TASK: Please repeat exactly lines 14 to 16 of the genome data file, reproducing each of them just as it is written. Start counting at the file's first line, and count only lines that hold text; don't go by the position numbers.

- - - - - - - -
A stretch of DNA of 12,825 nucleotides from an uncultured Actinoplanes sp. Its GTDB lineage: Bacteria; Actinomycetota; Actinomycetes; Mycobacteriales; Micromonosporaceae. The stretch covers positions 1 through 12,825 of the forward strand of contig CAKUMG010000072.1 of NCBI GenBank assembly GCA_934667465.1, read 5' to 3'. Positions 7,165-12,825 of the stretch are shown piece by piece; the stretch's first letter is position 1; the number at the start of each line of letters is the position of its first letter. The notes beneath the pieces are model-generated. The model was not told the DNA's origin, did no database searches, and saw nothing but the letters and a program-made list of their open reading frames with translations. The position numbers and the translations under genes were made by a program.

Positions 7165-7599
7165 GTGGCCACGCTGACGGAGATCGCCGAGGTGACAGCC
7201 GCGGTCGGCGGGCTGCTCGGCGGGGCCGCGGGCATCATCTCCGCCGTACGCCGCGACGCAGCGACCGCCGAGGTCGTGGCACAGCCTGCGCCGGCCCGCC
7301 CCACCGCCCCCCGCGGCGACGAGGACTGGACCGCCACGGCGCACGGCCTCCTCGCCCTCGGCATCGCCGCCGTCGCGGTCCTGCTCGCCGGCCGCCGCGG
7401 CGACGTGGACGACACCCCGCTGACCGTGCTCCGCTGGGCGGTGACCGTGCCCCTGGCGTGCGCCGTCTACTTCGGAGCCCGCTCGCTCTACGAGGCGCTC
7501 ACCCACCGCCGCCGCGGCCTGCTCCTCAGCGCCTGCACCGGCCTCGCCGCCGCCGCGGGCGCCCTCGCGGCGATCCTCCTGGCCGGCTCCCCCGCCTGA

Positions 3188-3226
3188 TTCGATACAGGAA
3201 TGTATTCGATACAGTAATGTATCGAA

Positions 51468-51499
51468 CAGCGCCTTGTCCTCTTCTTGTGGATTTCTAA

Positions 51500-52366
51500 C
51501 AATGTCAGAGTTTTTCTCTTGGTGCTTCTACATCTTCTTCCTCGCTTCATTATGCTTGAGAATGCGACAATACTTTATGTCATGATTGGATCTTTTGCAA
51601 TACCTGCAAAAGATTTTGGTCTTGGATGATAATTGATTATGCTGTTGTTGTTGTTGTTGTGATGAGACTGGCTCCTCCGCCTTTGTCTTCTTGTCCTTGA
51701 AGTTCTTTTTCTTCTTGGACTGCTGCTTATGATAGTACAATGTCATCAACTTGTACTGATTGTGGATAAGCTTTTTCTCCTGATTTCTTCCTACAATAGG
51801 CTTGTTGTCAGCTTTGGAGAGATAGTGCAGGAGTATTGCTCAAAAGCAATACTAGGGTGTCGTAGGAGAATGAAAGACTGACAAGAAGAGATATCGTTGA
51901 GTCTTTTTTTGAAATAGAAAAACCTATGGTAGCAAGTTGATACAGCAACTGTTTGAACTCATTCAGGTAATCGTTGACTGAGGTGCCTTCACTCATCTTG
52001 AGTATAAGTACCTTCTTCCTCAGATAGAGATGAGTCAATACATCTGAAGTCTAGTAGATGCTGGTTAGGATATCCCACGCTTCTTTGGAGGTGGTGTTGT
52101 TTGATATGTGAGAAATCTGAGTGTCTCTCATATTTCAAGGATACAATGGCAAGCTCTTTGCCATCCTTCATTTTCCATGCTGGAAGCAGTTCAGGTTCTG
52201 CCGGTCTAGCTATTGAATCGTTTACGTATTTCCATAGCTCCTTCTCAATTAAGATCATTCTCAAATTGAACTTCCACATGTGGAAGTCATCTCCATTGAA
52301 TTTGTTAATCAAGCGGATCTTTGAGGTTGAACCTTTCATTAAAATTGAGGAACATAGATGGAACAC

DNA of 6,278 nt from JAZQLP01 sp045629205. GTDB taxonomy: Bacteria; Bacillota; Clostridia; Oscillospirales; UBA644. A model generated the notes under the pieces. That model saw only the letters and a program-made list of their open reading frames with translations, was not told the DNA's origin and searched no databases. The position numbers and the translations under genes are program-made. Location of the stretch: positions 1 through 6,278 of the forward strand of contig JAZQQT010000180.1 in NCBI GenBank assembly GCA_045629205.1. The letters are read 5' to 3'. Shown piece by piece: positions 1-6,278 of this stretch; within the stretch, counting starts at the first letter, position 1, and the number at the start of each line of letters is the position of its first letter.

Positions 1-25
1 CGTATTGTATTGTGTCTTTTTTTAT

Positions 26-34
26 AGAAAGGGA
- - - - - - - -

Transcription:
51500 C
51501 AATGTCAGAGTTTTTCTCTTGGTGCTTCTACATCTTCTTCCTCGCTTCATTATGCTTGAGAATGCGACAATACTTTATGTCATGATTGGATCTTTTGCAA
51601 TACCTGCAAAAGATTTTGGTCTTGGATGATAATTGATTATGCTGTTGTTGTTGTTGTTGTGATGAGACTGGCTCCTCCGCCTTTGTCTTCTTGTCCTTGA